Co-Owner: Sugarfish by Sushi Nozawa
11640 San Vicente Blvd
Brentwood, CA 90049
Yelp: 4 stars
Interview Date: Monday, July 19, 2010
Emanuele “Lele” Massimini is originally from Rome, and began working in restaurants when he was 13 years old, washing dishes. He has been in the restaurant business ever since, and he and friend Jerry Greenberg, the founder of Sapient, were frequent diners at Nozawa. Chef Kazunori Nozawa is known as the “Sushi Nazi” in some circles, and he is known for his “Trust Me” slogan that exposes guests to what Chef Nozawa says is the traditional art of sushi.
Lele says that one day Chef Nozawa approached Jerry and him about a new idea he had for serving the same high-quality sushi served at Nozawa for half the price. It was an opportunity they couldn’t pass up, so, with the addition of a fourth partner, Sugarfish by Nozawa began development. “Nozawa is the president of the company and is 100% in charge of everything that you eat and the menu,” says Lele. His son, Tom Nozawa, serves as Chef Nozawa’s eyes and ears in the kitchen, while Lele manages the front of the house.
“Nozawa is always the first guy at the fish market – he wakes at 4:30 a.m. each day and spends 2-3 hours at the fish market selecting the best fish available,” says Lele. “His ability to always pick the best fish is incredible. He is so admired, and it is very stimulating to work with someone who you look up to.” According to Lele, after selecting the fish, Chef Nozawa prepares it for his restaurants and then takes a catnap in his chair before the lunch rush. Another catnap before the dinner rush, and he’s ready to go. From the sounds of it, he sleeps just a few hours at night.
“He puts so much of his soul into this food,” says Lele. “Eating is a sacred moment for him.”
As for Lele, he maintains what he calls a “normal restaurant schedule.” He manages all service and front-of-house operations at both Sugarfish locations. Lele says that Tom, who has worked in his father’s restaurants since childhood, makes sure that the food served at Sugarfish meets his dad’s high standards. For example, most sushi restaurants create sushi rice in large batches a few times a day. Chef Nozawa believes that sushi rice should be loosely packed and fresh, so the rice at his restaurants are cooked in small batches and discarded after 20 minutes. “The health inspectors are always blown away by that,” says Lele. “Old rice is usually the first mark against other sushi restaurants.”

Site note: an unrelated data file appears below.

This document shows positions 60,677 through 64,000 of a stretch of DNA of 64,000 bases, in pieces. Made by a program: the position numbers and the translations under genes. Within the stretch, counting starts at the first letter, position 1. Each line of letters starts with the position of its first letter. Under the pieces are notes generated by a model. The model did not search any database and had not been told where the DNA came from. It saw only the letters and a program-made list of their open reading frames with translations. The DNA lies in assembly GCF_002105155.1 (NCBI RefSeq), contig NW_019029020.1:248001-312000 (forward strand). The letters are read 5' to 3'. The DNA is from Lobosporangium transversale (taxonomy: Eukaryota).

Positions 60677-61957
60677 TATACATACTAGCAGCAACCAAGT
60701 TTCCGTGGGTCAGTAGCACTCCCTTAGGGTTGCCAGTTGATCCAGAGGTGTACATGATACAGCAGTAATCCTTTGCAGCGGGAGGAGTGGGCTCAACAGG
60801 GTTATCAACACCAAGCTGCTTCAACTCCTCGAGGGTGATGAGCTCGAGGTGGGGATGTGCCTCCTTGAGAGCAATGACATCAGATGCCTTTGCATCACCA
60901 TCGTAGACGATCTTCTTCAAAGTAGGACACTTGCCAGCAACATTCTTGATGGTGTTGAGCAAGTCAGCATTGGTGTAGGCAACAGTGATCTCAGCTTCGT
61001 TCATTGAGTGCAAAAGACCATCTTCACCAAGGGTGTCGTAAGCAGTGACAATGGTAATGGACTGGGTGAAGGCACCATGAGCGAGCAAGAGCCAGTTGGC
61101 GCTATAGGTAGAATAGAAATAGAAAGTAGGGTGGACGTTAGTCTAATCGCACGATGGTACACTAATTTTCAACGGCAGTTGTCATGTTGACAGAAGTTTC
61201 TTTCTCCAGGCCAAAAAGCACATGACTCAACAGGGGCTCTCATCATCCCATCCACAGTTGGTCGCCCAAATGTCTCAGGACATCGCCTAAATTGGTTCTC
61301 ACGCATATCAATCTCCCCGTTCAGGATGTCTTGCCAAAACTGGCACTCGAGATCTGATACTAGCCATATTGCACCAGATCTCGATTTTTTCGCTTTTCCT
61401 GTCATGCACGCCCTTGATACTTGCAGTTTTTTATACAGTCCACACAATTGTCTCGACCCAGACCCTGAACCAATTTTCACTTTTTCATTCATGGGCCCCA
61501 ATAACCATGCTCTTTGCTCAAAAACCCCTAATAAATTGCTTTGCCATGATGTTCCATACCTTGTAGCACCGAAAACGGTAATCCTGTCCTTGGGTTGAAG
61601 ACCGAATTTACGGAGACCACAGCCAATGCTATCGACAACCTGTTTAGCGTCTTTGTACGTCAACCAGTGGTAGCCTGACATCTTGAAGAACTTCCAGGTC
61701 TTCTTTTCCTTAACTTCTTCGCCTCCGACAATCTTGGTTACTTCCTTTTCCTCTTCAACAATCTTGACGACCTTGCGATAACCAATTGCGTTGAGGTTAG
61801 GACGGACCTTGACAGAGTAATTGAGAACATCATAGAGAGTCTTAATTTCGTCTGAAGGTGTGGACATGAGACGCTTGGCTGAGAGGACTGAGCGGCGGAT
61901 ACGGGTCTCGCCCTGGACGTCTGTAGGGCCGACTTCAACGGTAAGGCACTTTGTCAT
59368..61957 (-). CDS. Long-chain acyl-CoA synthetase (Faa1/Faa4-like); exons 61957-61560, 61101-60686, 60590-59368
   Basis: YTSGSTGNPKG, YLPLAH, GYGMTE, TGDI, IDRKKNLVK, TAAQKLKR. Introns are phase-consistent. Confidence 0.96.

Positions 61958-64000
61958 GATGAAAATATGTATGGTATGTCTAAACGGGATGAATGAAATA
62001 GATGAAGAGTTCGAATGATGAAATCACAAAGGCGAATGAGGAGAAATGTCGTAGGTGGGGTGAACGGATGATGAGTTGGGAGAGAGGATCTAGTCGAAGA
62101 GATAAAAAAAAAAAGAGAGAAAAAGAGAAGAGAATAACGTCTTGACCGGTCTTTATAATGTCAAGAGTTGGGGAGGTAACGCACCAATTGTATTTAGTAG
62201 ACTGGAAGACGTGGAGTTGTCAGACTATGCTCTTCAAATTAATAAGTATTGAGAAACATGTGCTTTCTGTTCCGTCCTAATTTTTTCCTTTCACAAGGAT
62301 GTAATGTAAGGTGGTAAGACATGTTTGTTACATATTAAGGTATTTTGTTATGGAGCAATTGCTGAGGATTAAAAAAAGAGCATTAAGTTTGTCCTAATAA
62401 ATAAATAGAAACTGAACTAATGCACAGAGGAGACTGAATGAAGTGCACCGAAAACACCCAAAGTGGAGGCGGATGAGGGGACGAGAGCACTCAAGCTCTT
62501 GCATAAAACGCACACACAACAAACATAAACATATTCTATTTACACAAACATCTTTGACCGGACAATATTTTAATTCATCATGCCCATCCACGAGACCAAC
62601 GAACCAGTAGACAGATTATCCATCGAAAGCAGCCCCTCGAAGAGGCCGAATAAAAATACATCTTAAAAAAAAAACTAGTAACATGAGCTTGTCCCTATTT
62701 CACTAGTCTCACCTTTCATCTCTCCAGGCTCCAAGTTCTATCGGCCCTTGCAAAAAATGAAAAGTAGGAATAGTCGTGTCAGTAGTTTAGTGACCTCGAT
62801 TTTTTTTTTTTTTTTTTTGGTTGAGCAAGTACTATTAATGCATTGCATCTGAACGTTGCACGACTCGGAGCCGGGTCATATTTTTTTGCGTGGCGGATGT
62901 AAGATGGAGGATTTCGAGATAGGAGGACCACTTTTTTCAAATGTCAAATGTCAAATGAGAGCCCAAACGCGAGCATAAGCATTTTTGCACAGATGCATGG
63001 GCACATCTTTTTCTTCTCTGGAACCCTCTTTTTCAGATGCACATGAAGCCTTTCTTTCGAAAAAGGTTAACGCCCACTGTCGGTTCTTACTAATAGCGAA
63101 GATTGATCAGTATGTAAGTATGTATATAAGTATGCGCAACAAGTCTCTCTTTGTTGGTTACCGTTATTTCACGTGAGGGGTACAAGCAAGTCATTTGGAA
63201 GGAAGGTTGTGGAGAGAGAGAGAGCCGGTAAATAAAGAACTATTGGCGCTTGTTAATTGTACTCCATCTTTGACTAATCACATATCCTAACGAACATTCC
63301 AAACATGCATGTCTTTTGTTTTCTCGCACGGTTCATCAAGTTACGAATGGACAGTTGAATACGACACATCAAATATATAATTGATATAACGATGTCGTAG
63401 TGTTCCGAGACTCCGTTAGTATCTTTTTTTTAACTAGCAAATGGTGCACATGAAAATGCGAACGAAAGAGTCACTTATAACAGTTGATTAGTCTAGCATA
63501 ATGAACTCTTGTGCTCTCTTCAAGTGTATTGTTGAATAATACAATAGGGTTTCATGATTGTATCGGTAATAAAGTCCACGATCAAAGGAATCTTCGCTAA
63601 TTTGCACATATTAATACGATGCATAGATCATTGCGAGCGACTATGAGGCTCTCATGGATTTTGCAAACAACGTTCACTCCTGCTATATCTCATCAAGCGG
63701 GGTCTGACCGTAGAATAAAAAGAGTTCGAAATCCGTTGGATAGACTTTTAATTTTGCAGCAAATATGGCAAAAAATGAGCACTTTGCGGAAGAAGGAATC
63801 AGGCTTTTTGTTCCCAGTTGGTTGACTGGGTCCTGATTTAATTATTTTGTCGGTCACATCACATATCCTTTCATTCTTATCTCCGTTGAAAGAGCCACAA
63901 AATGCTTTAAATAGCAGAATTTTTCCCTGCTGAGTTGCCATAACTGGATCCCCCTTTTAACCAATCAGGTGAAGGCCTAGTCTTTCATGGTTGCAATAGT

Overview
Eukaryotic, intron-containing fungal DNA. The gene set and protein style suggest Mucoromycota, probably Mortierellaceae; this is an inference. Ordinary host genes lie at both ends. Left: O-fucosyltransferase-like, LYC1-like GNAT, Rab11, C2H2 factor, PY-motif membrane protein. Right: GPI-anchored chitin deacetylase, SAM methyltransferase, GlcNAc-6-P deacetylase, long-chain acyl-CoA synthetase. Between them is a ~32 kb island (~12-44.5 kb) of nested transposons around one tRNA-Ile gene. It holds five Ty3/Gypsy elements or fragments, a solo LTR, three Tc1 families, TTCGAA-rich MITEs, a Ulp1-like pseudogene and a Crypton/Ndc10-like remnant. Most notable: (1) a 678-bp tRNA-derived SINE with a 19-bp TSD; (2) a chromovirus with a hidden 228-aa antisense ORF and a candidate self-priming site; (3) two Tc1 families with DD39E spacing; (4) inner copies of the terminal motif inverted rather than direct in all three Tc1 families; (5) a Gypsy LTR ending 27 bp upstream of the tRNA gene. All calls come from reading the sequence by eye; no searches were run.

Chef Nozawa’s high standards require some explanation for guests who are used to American sushi, which has quickly grown from an exotic food to something that you can find in the refrigerated section at your supermarket, 7-11, and even at some gas stations. For example, the rice is lightly packed, which makes it hard for some people to pick it up with chopsticks.
The menu is based on Chef Nozawa’s interpretation of the Japanese tradition of omakase, in which the master chef determines the menu. There are no caterpillar rolls or anything else that strays from the simple combination of fish, rice and seaweed. “Our concept is bringing high-quality sushi at a price that is more affordable,” says Lele. The team accomplishes this task through a combination of elements, including labor and real estate.
Sugarfish was first opened in Marina del Rey in June of 2008. “The economy happened while we were in construction,” says Lele. “But we moved ahead and consistently increased our revenues from Day 1.”
Lele also says they learned a lot in the first eight months of operating. “We had a lot of rules before,” says Lele. “Fish is a high-priced ingredient, and so we required people to order the ‘Trust Me’ menu so that we could control inventory and control the price point. Then we learned how to keep control without requiring our guests to order the ‘Trust Me’ menu.”
The Brentwood location was opened in June 2009 and both restaurants now offer both a ‘Trust Me’ menu and a la carte options. The team is working on another location this Fall, followed by a fourth in the Winter. “We have to make sure that with each expansion we can ensure the same high-quality fish supply,” says Lele. He says that the farthest they are considering for expansion is San Francisco because it would mean a short 1 hour flight for either himself or Tom to fly up for support.